“The world would have been a different place had the US accepted to work with Sudan.” -Paul Moorcraft
From Sudan Media Centre, Khartoum
By Professor Paul Moorcraft
Professor Paul Moorcraft, the director of the Centre for Foreign Policy Analysis in London, presented a paper at the Sudanese European Relation Forum on Tuesday, March 11, 2008, titled “Out of step with Hyperpower? The European Union and Sudan.”
The paper addressed Sudan’s political and diplomatic relations with the European Union. In it, Dr. Moorcraft emphasized the difference in approaches between the EU and the US toward Sudan.
“We can describe the US as a ‘hard power’ while Europe is a ‘soft power’,” he said, emphasizing the tough approaches the US adopts against Sudan while the European approaches tend to be more diplomatic.
“European policy toward Sudan is less ideological than the US,” Moorcraft added.
One of the major differences according to Moorcraft was the evident impact of lobby groups.
“You don’t see the impact of lobby groups in Europe like in the US,” said Moorcraft, using the example of the Black Caucus and the Christian Right’s influences in the US in shaping US foreign policy toward Sudan.
“European foreign policy is not hijacked by lobby groups,” Moorcraft said comparing it to US foreign policy.
Moorcraft also pointed to the fact that while the US imposed economic sanctions and closed its embassy in Khartoum in 1996 after the attempt on Egyptian President Mubarak’s life in Addis Abba and accused Sudan of involvement; Britain kept its embassy fully opened.
“Europeans tend to take a more relaxed attitude towards these developments.”
On intelligence gathering, Moorcraft also compared how the US refused to co-operate with Sudanese intelligence on the Usama bin Ladin file, but the French on the other hand accepted Khartoum offer on Carlos the Jackal.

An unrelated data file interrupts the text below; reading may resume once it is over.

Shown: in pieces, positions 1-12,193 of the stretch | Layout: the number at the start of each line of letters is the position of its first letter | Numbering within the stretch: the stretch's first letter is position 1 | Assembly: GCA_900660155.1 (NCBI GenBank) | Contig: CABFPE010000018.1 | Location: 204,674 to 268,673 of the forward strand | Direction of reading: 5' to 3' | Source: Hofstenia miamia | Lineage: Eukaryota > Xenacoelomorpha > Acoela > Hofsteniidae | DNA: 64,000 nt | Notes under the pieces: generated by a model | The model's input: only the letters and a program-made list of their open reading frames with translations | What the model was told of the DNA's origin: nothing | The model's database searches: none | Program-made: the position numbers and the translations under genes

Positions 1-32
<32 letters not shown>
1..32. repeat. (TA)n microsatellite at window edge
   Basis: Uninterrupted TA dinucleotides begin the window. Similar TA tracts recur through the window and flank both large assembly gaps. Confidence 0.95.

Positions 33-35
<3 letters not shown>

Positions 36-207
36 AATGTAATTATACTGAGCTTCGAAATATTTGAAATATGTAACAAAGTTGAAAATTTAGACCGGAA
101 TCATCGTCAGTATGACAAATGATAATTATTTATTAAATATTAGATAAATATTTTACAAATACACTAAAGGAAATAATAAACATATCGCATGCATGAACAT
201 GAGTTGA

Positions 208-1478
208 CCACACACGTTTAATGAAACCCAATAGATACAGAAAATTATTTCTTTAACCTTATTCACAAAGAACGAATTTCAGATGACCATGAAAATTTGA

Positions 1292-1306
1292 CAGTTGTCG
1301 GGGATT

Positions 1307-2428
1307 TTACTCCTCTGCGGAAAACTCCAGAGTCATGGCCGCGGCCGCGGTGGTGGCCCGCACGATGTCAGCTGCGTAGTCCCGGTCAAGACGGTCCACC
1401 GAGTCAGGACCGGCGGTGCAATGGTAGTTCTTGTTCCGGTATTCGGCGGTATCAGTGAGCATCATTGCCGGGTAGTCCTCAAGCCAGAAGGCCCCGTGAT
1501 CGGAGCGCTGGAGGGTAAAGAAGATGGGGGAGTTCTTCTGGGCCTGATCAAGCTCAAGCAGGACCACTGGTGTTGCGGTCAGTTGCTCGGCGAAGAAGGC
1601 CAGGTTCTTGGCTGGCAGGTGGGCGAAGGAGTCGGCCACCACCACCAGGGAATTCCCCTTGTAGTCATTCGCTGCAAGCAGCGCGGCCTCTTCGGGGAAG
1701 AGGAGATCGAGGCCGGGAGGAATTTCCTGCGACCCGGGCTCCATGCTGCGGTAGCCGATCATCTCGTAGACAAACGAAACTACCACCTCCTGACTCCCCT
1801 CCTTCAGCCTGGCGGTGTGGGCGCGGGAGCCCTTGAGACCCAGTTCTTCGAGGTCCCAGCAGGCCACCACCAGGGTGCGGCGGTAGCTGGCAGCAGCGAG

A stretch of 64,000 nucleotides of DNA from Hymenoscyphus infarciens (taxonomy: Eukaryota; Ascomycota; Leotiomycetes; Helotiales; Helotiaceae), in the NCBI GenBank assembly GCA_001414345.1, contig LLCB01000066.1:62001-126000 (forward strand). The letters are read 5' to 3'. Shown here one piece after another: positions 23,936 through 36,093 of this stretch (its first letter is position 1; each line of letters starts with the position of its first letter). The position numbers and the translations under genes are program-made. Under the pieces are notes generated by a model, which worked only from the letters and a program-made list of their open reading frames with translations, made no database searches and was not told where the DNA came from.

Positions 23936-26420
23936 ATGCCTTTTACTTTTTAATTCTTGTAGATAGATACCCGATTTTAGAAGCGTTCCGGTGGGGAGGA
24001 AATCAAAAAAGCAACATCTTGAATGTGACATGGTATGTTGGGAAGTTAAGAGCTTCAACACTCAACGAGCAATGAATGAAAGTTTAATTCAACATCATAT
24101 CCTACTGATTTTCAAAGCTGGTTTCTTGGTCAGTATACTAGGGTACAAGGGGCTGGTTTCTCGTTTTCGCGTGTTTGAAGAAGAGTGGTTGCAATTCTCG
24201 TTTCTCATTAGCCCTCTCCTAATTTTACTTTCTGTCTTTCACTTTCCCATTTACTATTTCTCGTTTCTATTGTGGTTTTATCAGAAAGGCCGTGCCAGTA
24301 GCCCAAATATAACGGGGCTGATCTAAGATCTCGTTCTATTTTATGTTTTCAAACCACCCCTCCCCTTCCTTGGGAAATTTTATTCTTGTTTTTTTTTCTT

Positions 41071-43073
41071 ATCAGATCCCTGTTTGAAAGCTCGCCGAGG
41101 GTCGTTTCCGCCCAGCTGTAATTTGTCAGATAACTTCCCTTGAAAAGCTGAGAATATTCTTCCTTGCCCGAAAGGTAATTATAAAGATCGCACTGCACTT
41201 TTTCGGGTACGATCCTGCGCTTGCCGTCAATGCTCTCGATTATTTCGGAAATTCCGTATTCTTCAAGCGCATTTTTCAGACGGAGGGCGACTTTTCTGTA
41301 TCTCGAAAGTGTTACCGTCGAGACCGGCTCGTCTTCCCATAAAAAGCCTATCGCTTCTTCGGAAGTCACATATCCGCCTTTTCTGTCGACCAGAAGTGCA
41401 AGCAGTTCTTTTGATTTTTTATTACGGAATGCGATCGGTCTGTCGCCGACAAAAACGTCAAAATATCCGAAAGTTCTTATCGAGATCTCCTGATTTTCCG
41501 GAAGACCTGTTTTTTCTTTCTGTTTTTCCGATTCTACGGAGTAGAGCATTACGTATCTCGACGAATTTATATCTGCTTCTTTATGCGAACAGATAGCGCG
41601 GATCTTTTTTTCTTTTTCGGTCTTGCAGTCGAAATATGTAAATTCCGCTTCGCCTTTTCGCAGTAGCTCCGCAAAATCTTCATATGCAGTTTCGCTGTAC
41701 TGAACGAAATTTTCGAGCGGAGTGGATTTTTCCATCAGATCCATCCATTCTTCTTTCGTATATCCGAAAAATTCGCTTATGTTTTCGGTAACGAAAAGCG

“The world would have been a different place had the US accepted to work with Sudan,” Moorcraft said.
Moorcraft went on to describe how Khartoum’s cooperation with the US after the attacks of September 11 against terrorism was well received in Europe.
“The British were impressed by Khartoum’s actions,” he said.
This led to Europe seeking gradual improvements in its relations with Sudan, explained Moorcraft, which became tied to Sudan reaching an end to the North-South civil war. When the Comprehensive Peace Agreement (CPA) was signed, it resonated well in Europe.
“Nivasha altered Sudan’s image in Europe,” he said.
But the conflict in Darfur, and the influence of the anti-Sudan lobby, especially in the US, had delayed a full normalization of relations with Europe. Moorcraft, however, was critical of media coverage of Darfur and of those calling for UN and foreign intervention in Darfur without a political solution to the problem.
“I have publicly written that Darfur is not a genocide…the US has 130,000 troop in Iraq and can’t control the insurgency there. How than can a UN force with less numbers enforce peace in Darfur where there is no peace to keep?”
Moorcraft also called on Europe and the US to help with a peace process for Darfur similar to the CPA.
“Darfur is primarily a political crises that can be addressed in months…My view is the Western powers should replicate the time, energy patience and leverage displayed at Naivasha in persuading the rebels to accept the Darfur Peace Agreement, perhaps with some modifications.”
Moorcraft also praised the eventual handling of the Gillian Gibbons “teddy-bear affair,” the British school teacher who was accused of insulting Islam be allowing her class pupils to name a teddy-bear Muhammad. Lord Nazir Ahmad, a British Muslim MP, was able to intercede with the Sudanese government to ensure Gibbons’ release.
“If this had happened in Saudi Arabia, things would have been very different.”
Moorcraft ended on a positive note, stating that “Sudan has a lot to look forward to.”
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